I know I haven't exactly been the most consistent blogger lately. I'll get a blog idea in my head, but then I never actually write it before it escapes again. Anyway...
Today I wanted to share some thoughts I've had about my mother-in-law. She lost her battle with multiple myeloma, a cancer that affects the plasma cells, one year ago today. Needless to say, it has been a heavy day for me. And while I didn't know her as intimately as some, she had a deep impact on my life and I'm grateful to her for it. I grieve for her today.
Donna Kay Weatherford was one of the truly nicest people I have ever met. In the fifteen years that I knew her, I literally never heard her say a negative thing about anyone. Even when something bothered her or something was unfair, she never spoke badly about anyone. This is an amazing thing to me as I can not say the same about myself.
I grieve for my husband and my daughter's loss. Donna was such a devoted mother. Like most mothers, she would have done anything for John. She adored him and was so proud of him. And more than anyone I've ever known, she was made to be a grandmother. I'm sad that she only got to see Yemi a few times and even in those times, she was too sick to do the things I know she had always planned to with her grandchildren. She and Yemi would have loved to craft together. She could have taught her how to scrapbook and crochet and they would have played with Play-Doh together. She would have spoiled her in a completely unique way from the way my mom spoils her. She would have bought her all the knickknacks that kids love. (The same kind of things, by the way, that Donna's sisters mail to Yemi on Halloween and Valentine's Day and Christmas. God bless then, I know Donna would be so happy to know they do that).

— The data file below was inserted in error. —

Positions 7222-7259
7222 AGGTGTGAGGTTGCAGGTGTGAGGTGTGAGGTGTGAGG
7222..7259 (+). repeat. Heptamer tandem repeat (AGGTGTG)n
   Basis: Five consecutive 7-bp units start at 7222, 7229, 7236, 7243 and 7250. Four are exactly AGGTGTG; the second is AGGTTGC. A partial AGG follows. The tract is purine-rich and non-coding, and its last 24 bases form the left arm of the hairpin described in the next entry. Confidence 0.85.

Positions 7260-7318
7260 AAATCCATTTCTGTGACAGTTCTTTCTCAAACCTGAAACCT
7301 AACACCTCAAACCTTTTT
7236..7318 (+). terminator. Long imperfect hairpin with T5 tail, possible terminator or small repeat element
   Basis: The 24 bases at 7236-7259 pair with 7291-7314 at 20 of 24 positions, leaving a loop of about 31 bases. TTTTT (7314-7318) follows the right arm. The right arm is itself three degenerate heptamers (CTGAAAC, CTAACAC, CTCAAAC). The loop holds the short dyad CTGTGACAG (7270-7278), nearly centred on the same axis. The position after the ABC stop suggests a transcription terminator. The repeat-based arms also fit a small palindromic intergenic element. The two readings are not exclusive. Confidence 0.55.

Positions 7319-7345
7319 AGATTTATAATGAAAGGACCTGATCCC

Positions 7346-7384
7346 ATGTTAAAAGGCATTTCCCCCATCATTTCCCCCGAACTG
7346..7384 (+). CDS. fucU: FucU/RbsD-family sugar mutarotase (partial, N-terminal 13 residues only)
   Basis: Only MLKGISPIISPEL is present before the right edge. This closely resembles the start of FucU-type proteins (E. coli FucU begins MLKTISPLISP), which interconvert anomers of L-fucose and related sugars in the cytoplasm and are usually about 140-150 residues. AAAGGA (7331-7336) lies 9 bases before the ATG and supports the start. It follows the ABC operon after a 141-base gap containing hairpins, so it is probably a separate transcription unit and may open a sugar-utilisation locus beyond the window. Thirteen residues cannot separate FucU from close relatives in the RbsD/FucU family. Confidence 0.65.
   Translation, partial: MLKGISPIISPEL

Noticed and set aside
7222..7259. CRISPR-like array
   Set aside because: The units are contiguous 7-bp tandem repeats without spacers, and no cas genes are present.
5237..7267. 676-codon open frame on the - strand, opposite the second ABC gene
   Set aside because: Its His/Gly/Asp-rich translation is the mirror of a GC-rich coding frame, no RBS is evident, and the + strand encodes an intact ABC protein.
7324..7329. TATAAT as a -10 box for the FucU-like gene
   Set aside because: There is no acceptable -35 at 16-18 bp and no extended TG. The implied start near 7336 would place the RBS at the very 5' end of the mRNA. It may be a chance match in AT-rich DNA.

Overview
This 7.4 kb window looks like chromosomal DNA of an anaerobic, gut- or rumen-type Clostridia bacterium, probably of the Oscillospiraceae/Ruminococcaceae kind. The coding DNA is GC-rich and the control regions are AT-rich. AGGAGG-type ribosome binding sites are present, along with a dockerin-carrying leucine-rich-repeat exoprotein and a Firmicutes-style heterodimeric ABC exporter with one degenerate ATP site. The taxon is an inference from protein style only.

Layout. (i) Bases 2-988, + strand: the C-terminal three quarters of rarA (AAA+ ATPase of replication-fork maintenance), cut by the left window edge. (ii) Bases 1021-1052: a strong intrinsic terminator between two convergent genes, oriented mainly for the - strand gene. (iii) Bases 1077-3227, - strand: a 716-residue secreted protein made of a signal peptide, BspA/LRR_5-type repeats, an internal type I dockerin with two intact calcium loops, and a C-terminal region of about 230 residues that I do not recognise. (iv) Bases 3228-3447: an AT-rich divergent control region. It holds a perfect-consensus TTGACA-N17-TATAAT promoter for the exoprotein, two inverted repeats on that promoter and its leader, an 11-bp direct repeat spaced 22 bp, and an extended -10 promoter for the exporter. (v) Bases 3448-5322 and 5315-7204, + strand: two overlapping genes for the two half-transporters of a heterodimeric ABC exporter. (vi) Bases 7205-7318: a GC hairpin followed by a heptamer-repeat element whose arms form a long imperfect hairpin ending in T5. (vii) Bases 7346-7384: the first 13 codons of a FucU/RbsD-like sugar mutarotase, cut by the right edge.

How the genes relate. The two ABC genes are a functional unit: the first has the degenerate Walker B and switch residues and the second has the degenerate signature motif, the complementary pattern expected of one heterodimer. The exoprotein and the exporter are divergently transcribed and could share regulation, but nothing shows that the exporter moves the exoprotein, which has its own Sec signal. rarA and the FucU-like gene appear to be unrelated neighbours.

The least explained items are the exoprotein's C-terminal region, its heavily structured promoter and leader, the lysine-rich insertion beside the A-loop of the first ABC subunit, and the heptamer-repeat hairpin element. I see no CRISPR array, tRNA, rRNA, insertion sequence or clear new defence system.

She loved to garden and was really good at it. The Weatherfords were always growing watermelon and tomatoes and cotton and flowers and pumpkins. If I remember correctly, she didn't like most of what she grew, but others could enjoy her green thumb.
Donna loved Christmas more than anyone I ever saw. Their small two bedroom house always looked like a gingerbread house in December. Wooden candy canes would line the driveway and lights would be inside and out. She collected snowmen year round and had dozens on display during this time of year. She would bake cookies for friends and loved giving gifts. She would wrap each one individually, no matter how small.
She loved to take pictures and to scrapbook. She was really good at it, too. She was published in magazines and taught classes. I suspect that her genes are where John got his talent in the arts. I know she would have loved scrapbooking her grandchildren.
There was so much life left for her to live, places to travel, children to love, gardens to grow. I don't understand why God took her so early, but I deeply trust in the same God she trusted in. Her disease was terrible and unfair. She dealt with so much pain while she was sick and I never heard her complain, not once. I thank her for raising a son that loves people and art and Jesus and knows how to love me well. What would my life be without her?
So while my heart is heavy, I choose to remember what she gave to the world. How she lived her life and loved people. She was a lovely, sweet, humble person and God knew what he was doing when he made her.
(This picture was after she had been through chemotherapy and her hair grew back white. Most of the time I knew her, her hair was much darker).